The story turns out to be that the Italian word colonello, from Latin columnellus, the leader of a (military) column, got borrowed into French twice. The first time, it became coronel in French, possibly on the notion that it was from Latin corona 'crown' rather than columna.
The form coronel spread to English and Spanish before being replaced in French itself by a second borrowing from Italian, this time more correctly as colonel. The spelling, but not the pronunciation, of this second form then entered English, leaving us with l in the spelling and r in the pronunciation.
Pronunciation of lieutenant is generally split between the forms /lɛfˈtɛnənt/ (lef-TEN-ənt) and /l(j)uːˈtɛnənt/ ( listen) (loo-TEN-ənt), with the former generally associated with the United Kingdom, Ireland and Commonwealth countries, and the latter generally associated with the United States. The earlier history of the pronunciation is unclear; Middle English spellings suggest that the /l(j)uː-/ and /lɛf-/ pronunciations existed even then. The rare Old French variant spelling luef for Modern French lieu ('place') supports the suggestion that a final [w] of the Old French word was in certain environments perceived as an [f].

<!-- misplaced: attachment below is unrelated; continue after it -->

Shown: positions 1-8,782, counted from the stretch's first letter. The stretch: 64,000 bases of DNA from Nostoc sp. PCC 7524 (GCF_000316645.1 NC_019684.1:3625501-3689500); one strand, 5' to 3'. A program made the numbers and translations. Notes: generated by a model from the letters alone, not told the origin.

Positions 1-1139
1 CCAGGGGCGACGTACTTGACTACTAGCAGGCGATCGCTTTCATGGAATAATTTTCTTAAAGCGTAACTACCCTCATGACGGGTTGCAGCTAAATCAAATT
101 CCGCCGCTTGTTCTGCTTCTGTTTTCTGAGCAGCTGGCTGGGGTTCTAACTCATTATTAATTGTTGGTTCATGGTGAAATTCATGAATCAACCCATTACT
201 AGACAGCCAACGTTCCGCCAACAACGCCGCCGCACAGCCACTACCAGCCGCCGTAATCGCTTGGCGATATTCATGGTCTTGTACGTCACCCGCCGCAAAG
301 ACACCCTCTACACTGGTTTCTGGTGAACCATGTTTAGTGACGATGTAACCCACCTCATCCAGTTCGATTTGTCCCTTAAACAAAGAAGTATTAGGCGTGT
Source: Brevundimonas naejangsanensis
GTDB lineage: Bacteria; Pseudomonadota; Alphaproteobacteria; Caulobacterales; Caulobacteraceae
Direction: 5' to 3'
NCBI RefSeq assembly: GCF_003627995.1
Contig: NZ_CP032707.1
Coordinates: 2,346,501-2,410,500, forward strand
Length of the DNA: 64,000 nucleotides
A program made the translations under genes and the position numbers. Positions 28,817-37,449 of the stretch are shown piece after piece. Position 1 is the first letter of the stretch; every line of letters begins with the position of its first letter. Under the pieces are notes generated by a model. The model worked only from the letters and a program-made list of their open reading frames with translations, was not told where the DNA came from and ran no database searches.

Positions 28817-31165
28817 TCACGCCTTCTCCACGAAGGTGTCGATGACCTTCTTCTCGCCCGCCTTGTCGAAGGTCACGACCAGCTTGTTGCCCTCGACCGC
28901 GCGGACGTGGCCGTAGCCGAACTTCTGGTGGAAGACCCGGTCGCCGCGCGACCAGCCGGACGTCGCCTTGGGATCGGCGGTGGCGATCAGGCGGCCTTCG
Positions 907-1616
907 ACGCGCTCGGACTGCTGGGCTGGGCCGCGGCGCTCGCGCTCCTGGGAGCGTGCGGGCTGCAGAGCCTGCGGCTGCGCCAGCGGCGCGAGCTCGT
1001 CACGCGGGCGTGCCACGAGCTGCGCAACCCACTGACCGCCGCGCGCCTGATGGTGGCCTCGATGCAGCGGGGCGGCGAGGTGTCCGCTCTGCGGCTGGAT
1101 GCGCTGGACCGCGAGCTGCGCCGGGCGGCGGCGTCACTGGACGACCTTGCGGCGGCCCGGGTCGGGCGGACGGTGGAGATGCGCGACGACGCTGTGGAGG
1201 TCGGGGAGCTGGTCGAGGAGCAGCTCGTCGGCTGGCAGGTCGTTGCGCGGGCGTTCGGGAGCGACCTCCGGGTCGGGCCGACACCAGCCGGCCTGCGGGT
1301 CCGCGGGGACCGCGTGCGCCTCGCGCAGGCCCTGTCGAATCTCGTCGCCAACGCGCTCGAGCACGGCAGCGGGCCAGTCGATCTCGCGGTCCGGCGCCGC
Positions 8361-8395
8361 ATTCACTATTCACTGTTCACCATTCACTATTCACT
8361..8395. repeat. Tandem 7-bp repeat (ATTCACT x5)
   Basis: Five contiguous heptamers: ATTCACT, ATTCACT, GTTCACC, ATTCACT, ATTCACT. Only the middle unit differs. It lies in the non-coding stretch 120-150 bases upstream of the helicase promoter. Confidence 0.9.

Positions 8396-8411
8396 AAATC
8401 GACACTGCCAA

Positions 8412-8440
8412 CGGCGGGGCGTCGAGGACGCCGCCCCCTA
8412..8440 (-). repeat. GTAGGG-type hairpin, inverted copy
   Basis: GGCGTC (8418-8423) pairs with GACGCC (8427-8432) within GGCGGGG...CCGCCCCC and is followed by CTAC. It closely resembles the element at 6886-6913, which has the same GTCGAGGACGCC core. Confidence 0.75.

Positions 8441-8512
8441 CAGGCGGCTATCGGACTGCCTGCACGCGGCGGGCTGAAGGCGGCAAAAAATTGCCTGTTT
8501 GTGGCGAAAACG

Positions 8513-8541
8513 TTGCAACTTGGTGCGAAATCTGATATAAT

In Royal Naval tradition — and other English-speaking navies outside the United States — the intermediate pronunciation /ləˈtɛnənt/ was preserved. This is not recognized as current by the OED, however, and by 1954 the Royal Canadian Navy, at least, regarded it as "obsolescent" even while regarding "the army's 'LEF-tenant'" to be "a corruption of the worst sort".
· 9 years ago